GRACE: Let`s go to the mom, Jenny Haag. What about that? The caller says you knew exactly what was taking place. There`s a big difference in thinking that your daughter`s going to go out with her friends for a night on the town and opposed to .46 blood alcohol, six times the legal limit.

HAAG: Yes. That`s quite a difference. And the caller made a point about saying that she hadn`t -- I hadn`t talked to her or she hadn`t called me. Well, she lived with us. I had seen her at -- you know, at quarter to seven she left our house. And I did know that she was going out. But for a few drunks. And, you know, she assured me she`d be back home and she`d see me tomorrow.

GRACE: Has she had a drinking issue in the past?

HAAG: Not a drinking issue, I would not say that. I believe that, when she went to college, that she did have on occasion a chance to drink, yes.

GRACE: Did she have a DUI?

HAAG: Yes, she did.

GRACE: How many?

HAAG: Two.

GRACE: That`s going to be a problem for you guys at trial. You`re going to have to find a way to overcome that, if you can.

Joining us tonight, another special guest is Mark Solheim. He`s the attorney for one of the friends named in the lawsuit.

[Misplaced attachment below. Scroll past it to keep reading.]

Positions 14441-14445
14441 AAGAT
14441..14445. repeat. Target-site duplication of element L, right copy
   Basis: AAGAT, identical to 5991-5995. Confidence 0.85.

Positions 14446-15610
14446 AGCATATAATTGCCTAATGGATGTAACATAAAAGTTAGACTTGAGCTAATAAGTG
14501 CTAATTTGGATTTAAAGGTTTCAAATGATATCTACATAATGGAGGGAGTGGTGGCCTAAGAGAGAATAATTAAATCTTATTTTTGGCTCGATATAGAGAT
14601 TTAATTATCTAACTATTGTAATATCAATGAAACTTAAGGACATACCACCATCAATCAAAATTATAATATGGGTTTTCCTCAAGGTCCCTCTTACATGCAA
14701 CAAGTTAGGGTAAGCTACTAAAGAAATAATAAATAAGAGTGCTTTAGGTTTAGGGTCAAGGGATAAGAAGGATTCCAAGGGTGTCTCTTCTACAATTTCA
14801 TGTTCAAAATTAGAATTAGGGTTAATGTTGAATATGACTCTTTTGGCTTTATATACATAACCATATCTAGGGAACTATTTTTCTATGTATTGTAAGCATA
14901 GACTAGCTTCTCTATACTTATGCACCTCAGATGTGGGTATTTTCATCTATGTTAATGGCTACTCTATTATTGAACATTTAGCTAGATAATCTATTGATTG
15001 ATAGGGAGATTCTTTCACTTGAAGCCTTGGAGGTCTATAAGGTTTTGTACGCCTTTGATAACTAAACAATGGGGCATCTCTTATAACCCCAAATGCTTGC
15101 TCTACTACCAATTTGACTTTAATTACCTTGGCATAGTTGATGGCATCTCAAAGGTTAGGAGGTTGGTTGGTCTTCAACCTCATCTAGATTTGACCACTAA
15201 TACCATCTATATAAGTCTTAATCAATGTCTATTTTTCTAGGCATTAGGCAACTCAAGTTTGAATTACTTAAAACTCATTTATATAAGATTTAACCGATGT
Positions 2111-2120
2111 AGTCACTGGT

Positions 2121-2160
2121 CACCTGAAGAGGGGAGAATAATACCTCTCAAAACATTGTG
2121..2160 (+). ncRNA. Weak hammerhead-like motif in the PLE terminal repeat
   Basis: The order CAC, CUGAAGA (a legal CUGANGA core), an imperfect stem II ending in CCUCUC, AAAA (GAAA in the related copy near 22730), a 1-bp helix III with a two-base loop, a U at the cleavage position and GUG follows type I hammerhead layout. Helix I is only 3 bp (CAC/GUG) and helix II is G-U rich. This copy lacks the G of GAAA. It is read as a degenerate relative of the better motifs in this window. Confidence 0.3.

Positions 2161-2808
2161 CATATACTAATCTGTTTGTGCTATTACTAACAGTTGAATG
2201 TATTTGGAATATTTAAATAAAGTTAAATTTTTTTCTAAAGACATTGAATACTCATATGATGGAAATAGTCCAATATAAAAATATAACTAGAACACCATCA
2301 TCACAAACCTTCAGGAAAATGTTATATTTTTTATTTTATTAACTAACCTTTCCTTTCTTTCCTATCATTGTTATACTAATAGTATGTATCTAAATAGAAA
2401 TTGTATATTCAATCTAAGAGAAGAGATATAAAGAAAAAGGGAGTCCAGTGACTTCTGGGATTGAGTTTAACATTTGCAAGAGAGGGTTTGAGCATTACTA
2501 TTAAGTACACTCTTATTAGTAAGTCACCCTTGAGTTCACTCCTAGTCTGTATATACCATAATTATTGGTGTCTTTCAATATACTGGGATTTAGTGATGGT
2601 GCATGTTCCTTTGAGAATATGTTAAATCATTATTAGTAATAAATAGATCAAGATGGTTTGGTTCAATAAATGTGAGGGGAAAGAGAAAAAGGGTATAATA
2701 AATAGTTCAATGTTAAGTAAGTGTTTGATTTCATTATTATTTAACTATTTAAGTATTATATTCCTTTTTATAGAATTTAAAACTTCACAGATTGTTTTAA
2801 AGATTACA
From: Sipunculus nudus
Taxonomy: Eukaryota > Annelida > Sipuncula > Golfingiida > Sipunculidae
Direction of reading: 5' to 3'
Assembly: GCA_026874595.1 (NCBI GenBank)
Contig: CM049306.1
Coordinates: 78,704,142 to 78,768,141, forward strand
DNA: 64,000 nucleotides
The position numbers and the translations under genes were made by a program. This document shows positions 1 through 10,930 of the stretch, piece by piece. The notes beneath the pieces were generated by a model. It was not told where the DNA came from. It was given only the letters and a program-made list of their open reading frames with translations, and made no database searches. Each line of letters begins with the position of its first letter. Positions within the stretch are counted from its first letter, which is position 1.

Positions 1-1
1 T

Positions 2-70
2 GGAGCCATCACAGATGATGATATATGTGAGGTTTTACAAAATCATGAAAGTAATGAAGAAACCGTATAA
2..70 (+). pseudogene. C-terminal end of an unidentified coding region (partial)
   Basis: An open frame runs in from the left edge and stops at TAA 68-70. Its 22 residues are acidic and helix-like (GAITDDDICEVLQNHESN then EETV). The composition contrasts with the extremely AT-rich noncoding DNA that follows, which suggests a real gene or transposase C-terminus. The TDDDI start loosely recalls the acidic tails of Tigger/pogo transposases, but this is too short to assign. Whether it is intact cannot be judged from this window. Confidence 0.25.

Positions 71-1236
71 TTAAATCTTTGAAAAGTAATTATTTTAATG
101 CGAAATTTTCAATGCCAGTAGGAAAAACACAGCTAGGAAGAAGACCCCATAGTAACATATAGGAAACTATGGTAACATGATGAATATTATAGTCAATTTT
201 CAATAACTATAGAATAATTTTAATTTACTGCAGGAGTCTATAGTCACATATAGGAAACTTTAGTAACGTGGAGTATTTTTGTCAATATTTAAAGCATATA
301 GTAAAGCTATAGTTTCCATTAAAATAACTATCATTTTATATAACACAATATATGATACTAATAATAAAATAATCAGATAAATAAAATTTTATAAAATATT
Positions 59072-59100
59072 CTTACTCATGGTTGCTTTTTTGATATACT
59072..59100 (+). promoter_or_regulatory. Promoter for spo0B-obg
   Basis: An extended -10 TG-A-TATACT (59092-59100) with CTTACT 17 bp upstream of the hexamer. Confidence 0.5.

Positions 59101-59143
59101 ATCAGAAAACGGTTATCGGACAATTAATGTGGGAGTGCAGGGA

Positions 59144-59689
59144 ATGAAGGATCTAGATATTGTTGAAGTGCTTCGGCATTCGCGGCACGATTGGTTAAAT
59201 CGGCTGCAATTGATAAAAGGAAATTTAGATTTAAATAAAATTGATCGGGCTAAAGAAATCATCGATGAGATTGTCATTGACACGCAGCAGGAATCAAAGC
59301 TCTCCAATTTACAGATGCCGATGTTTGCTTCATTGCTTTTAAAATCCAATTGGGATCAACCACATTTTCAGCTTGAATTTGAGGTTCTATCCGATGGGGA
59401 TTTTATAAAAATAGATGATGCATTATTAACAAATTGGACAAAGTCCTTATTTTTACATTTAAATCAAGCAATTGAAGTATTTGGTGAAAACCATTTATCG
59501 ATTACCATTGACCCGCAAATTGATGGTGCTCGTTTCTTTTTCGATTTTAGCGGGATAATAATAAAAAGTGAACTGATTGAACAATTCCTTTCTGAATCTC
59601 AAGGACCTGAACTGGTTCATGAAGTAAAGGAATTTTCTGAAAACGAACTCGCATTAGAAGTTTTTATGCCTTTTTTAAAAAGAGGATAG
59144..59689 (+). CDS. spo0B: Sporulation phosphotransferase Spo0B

Mark, what`s your defense?

MARK SOLHEIM, ATTORNEY: Good evening, Nancy. First of all, we`ve -- what we`ve heard tonight is obviously a heart-breaking and unbelievably tragic event, and our condolences go out to the Jax family.

My client is obviously very devastated over the loss of her friend. But her grief is further compounded by the fact that she`s been named as a defendant in what we believe to be a baseless lawsuit.

And when you look at the lawsuit, you really need to look at this question. Who created the risk? Was it the person who put a drink in front of the Amanda Jax, or was it Amanda Jax, the person who drank it, who has a documented history of problems with alcohol consumption?

GRACE: So your argument is really personal responsibility. Let`s see if the other lawyers agree with you. Then we`ll go back to the lines.